I'd strongly argue that it remains a trap absent ways to levelerage Training into higher Proficiency, since it's gonna get more-or-less accidentally taken by a lot of people who aren't using it for the one thing it's good for.

And that's what a trap option is and why it's a bad game design thing, the people who take something thinking it's good and get screwed over by the fact that it isn't. I mean, even for Wizards, to be good you need to go all the way to Heavy Armor, a lot of people aren't gonna do that. And it becomes a much worse idea the less of it you take.

This isn’t true. I will show it with through the AC of wizards, one in light armor (when s/he gets the armor proficiency until robes kick in), which isn’t that difficult, each with stats of 16 in dex starting and using each boost to improve Dex.

AC=10+proficiency+dex mod (up to armor check penalty)+ armor+armor potency runes
(This is for anyone wondering where I get the numbers)
Level 1:
Wizard (naked)—16 AC
Level 2:
Wizard (naked)—17AC
Level 3:
Wizard (naked)—18AC
Wizard (studded leather)—20AC
Level 4:
Wizard (n)—19 AC
Wizard (sl)—21AC
L5:
Wizard (explorer’s clothing +1potency rune; 18 dex)—22AC
Wizard (leather +1 potency rune; 18 dex)—23 AC
L6:
Wizard (e)—23AC
Wizard (l)—24AC
L7:
Wizard (e)—24AC
Wizard (l)—25AC
L8:
Wizard (e)—25AC
Wizard (l)—26AC
L9:
Wizard (e)—26AC
Wizard (l)—27AC
L10 (dex 19):
Wizard (e)—27AC
Wizard (l)—28AC
L11 (+2 potency rune):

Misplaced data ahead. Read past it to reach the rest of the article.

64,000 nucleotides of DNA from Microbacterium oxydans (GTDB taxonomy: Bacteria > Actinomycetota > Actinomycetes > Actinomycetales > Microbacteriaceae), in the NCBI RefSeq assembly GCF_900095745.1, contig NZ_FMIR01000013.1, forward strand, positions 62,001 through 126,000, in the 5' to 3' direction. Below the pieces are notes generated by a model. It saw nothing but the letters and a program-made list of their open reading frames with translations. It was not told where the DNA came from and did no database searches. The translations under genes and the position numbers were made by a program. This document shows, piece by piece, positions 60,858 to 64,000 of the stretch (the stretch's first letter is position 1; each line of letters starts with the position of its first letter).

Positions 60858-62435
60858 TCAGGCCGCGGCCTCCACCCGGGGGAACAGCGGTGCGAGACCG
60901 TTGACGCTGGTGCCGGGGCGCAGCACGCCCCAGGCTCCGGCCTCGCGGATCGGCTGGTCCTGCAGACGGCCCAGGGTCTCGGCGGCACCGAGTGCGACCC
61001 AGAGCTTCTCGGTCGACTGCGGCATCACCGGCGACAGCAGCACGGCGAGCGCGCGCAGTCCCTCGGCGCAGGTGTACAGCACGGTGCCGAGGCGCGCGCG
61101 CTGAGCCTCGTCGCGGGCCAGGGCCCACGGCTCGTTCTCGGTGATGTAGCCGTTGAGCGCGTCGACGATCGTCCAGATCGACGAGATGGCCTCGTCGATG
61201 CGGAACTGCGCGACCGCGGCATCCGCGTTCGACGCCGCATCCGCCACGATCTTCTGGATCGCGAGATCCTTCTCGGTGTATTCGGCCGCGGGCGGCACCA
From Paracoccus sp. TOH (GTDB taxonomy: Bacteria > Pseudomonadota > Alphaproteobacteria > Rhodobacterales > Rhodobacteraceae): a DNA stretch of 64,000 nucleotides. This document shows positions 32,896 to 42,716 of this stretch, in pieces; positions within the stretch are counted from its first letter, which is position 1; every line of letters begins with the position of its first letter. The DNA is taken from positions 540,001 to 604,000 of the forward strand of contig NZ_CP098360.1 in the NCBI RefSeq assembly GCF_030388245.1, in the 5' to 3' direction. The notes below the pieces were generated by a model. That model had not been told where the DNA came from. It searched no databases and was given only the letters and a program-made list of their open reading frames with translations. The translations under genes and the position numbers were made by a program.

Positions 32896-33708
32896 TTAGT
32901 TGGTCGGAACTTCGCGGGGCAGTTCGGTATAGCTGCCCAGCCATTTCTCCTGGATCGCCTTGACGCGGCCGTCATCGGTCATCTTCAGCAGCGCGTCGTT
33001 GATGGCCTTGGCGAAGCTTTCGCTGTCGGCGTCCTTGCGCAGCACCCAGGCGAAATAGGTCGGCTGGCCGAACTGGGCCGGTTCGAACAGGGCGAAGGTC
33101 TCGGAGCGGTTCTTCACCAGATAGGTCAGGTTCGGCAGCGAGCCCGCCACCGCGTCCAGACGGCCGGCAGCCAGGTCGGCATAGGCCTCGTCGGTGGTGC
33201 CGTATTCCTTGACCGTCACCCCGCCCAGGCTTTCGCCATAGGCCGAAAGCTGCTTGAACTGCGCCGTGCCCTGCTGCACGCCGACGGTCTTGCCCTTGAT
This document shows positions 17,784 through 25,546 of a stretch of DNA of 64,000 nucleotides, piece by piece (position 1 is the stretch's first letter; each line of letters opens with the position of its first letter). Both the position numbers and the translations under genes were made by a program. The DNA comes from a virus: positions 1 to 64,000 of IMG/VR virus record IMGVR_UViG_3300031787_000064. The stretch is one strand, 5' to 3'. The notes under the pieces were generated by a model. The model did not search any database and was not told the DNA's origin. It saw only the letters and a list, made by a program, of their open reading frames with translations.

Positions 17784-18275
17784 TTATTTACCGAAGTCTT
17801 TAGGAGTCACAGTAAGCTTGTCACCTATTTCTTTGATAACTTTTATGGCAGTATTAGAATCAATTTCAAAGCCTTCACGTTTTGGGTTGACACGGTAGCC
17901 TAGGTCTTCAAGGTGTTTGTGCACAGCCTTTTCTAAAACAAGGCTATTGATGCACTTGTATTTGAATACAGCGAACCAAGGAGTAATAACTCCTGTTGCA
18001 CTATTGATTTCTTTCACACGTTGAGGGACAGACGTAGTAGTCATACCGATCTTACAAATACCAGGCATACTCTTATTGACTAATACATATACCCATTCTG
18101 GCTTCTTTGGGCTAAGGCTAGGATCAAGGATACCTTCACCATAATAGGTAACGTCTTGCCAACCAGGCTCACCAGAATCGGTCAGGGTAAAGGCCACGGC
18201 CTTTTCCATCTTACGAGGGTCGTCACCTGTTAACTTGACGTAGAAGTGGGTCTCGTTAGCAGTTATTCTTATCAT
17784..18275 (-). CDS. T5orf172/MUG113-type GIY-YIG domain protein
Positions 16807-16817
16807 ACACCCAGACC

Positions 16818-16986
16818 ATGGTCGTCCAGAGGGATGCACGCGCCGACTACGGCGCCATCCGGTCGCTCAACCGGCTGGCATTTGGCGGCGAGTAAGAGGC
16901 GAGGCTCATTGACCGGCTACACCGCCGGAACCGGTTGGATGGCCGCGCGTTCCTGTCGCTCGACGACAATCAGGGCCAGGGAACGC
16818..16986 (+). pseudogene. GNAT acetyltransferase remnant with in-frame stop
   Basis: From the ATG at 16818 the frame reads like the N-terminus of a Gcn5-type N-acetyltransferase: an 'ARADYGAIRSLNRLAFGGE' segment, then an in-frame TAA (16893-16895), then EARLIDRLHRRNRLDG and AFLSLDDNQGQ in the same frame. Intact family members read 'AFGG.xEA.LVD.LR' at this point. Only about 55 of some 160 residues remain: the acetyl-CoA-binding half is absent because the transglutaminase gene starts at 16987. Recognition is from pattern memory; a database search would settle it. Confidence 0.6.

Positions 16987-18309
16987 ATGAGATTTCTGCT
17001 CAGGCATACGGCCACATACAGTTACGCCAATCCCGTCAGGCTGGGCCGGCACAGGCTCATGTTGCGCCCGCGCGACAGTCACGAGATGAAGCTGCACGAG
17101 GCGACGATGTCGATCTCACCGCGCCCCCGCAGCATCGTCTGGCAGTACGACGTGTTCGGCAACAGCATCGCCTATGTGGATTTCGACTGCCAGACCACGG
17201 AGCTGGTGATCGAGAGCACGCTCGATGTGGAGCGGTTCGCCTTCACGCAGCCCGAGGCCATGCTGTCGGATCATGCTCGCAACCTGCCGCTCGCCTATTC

Wizard (e)—29AC
Wizard (l)—30AC
L12:
Wizard (e)—30AC
Wizard (l)—31AC
L13 (defensive robes expertise):
Wizard: (e)—33AC
Wizard: (l)—34AC

At this point, I would drop the general feat and retrain into something else, but I think the 10 levels at which I have a better AC than an unarmored wizard make up for it.

Also, I don’t think it’s a fair assumption to think that new players will think that armor proficiency will scale and then not believe that magic proficiency doesn’t scale as well. For example, rogues and some of the ancestries have feats available that give them cantrips; if I were a new player who would make the mistake of believing that my armor and weapon proficiencies scaled from general, basic training, feats, at least for the rogue, I would think that my casting would scale as well. Also, I initially thought that multiclass caster archetypes’ casting scaled, implying that no one with logic would make that mistake is very demeaning for something that is just as or even more initially unclear.


Blackest Sheep wrote:
John Lynch 106 wrote:
What am I missing?

You are missing several things. First of all, the character is trained in heavy armor, that is +2 AC. Secondly, unarmored can use runes, too, which means that magical bonuses to armor can be ignored (just like level, base and so on). You only need to compare

Full plate (6) + trained (2) = 8
Unarmored (0) + Dex (1) + Expert (4) = 5

But the most important thing is this: A typical unarmored wizard will not boost STR, but DEX. At DEX 18, which is easily achievable, the unarmored AC is actually the same from 13th level, but you spent three feats to get there (also, your REF is 1 against damage and 4 against the rest). If the DEX wizards invest as heavily in DEX as you in STR, it is 1 point of AC plus 2 points of REF (5 versus everything).

Unarmored will also have a mixture of master proficiency in perception / REF / Will / HP / 5 Speed (which would be 30 to your 20).

So, in the end you have at best the same AC, worse perception/saves/HP/speed/initiative (take your pick), with no practical way of retraining. The upside is that your AC will be better for some parts of the journey, while you will be worse in other stuff, as they spend feats on that.